3.2 ISA 62243

ISA 62443 [13] has been developed by the ISA99 and IEC committees to improve the security, availability, integrity and confidentiality of the components or systems used in industrial automation and control. If IEC 61508 standard is considered the reference standard for functional safety, similarly it is expected to happen with ISA 62443 for cyber security. At the moment of writing this paper, not all the parts that will be part of the ISA 62443 series are published and some are still considered draft.

The ISA 62443 clearly identifies three main roles and their compliance responsibilities: the asset owner, the system integrator and the product supplier. The standard only addresses the development of the components and system which are part of an IACS (Industrial Automation and Control System) but does not cover the design, installation or operation of that IACS. The standard distinguishes between the product development process (ISA 62443-4-1) and the system or subsystems integration process performed by the system integrator (ISA 62443-2-4) with an acquisition perspective where components might be created by different suppliers and an integrator needs to ensure security when components work together after the integration. The standard also includes security measures as well as security conformance metrics in other parts.

4 Standards analysis

We first present the methodology for the standards analysis in Section 4.1 and then in Section 4.2 we discuss and present examples of the identified commonalities and differences.

4.1 Methodology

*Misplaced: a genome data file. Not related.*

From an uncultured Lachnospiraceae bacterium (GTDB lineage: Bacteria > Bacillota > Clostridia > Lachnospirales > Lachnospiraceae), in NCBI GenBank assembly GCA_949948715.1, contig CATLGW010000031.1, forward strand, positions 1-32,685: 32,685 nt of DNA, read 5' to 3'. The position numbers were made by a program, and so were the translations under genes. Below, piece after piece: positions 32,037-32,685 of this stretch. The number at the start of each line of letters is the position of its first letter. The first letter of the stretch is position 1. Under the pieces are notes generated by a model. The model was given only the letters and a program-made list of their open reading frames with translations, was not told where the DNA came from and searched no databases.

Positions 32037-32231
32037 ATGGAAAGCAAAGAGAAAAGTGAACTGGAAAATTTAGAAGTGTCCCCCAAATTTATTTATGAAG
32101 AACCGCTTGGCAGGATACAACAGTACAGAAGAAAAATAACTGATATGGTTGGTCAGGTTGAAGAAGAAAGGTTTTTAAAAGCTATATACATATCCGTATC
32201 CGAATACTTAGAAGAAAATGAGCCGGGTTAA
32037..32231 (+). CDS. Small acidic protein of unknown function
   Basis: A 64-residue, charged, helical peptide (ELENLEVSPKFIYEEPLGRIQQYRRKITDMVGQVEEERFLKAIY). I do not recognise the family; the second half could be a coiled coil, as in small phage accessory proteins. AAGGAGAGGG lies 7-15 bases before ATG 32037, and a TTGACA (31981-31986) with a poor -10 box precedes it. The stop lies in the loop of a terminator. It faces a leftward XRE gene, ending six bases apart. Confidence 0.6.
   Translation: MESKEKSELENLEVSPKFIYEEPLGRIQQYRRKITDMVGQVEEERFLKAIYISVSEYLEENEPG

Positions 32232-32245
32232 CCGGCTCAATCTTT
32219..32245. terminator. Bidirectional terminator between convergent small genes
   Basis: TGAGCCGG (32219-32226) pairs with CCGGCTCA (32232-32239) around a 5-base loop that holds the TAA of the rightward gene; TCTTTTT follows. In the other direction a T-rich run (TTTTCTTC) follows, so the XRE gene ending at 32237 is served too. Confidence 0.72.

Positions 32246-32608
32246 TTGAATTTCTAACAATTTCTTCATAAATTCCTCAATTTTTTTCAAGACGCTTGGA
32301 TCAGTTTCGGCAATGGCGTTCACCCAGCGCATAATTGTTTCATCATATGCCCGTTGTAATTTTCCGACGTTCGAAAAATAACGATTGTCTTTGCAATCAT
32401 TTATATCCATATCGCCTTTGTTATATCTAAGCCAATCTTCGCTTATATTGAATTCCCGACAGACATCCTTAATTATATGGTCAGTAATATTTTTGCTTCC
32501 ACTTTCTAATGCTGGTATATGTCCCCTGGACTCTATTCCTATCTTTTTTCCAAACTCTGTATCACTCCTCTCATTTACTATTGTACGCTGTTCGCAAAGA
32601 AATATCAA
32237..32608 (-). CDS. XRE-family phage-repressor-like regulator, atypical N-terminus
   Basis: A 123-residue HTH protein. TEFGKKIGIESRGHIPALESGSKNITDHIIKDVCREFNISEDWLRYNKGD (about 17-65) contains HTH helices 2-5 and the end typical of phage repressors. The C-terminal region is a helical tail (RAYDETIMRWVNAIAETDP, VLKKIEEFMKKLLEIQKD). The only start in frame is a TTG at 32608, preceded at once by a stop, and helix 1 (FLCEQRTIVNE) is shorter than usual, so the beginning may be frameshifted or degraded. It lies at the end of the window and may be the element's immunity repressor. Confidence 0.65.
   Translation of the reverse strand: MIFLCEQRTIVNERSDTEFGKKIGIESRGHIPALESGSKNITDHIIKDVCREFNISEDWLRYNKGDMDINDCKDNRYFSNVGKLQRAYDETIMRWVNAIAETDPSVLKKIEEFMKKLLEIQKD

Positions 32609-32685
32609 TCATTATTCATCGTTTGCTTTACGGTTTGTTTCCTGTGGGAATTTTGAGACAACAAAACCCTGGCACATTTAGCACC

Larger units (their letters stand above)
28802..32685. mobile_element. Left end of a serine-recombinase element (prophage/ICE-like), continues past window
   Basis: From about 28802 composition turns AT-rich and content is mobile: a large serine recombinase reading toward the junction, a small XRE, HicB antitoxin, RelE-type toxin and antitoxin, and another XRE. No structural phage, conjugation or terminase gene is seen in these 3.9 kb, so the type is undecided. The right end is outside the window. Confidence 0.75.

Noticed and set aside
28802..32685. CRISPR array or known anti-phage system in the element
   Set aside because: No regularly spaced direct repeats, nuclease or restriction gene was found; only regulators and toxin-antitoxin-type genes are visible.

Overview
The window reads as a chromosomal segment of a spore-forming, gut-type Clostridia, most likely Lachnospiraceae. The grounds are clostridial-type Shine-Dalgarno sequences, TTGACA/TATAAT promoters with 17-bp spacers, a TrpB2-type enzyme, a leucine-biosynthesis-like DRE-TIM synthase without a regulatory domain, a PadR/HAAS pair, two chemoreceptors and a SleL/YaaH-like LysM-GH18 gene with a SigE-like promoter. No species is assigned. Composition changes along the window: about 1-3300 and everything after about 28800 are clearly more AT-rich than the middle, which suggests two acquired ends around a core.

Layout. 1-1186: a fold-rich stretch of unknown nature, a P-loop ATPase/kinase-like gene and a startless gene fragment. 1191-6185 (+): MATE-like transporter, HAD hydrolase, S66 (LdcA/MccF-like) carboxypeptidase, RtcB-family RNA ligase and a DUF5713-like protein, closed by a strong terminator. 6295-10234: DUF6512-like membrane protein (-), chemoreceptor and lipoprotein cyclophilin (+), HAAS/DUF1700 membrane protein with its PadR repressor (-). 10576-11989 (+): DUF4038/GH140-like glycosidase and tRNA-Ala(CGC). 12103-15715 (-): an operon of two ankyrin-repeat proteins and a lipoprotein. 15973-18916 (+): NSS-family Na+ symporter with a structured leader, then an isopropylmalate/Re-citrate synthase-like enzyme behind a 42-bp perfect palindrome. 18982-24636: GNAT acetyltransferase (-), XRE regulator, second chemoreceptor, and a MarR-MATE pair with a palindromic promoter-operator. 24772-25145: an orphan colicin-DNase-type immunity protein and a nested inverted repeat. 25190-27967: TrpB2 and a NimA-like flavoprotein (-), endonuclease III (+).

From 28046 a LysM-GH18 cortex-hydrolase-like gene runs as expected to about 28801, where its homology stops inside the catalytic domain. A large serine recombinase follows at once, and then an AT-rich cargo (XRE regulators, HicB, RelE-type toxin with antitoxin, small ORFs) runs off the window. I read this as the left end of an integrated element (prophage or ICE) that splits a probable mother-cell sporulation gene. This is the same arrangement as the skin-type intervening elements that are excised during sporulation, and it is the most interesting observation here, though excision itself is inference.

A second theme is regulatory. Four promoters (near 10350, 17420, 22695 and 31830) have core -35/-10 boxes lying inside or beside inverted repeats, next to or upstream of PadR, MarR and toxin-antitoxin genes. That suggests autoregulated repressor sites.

For the two standards analyses, two standardization experts lead the work. One of the experts has a long experience as consultant for standards appliance, specially on process improvement and on do- mains related to critical infrastructures. The other expert has a strong background on functional safety standards evolution and related research. Both of them have cyber-security knowledge. The work was performed during six weeks. The objective was to identify the commonalities (activities, requirements, roles, evidences, techniques, methods) between both standards.

The work was done in an iterative way. First a study of the standards was performed followed by initial joint sessions for discussing the standards regarding their structure, scope, techniques, management approaches etc. Then, the experts conducted two workshops with industrial partners with a special focus on security aspects. One of the discussions was on how the ISA 62443-4-3 was applied in a specific project.

This part of the standard deals with precise technical requirements. The second discussion was on how the process of a company was being defined to apply ISA 62443 in a systematic way. After these two workshops, the interaction continued with focused discussions on the objectives of each practice (both from ISA 62443 Part 4.1 and IEC 61508). As a result of these discussions the mappings between the practices were identified.


4.2 Equivalence mappings

The IEC 61508 and ISA 62443 standards have been analyzed in order to search for equivalences between the different standards requirements. Even though we knew that each of the standards has a particular scope as described in Section 3, we assumed a scenario where a functional safety standard is already in place and there is a need to expand the compliance process to comply with cyber-security regulations.

This assumption is aligned with the safety-oriented tradition of ICSs where security concerns arrived later.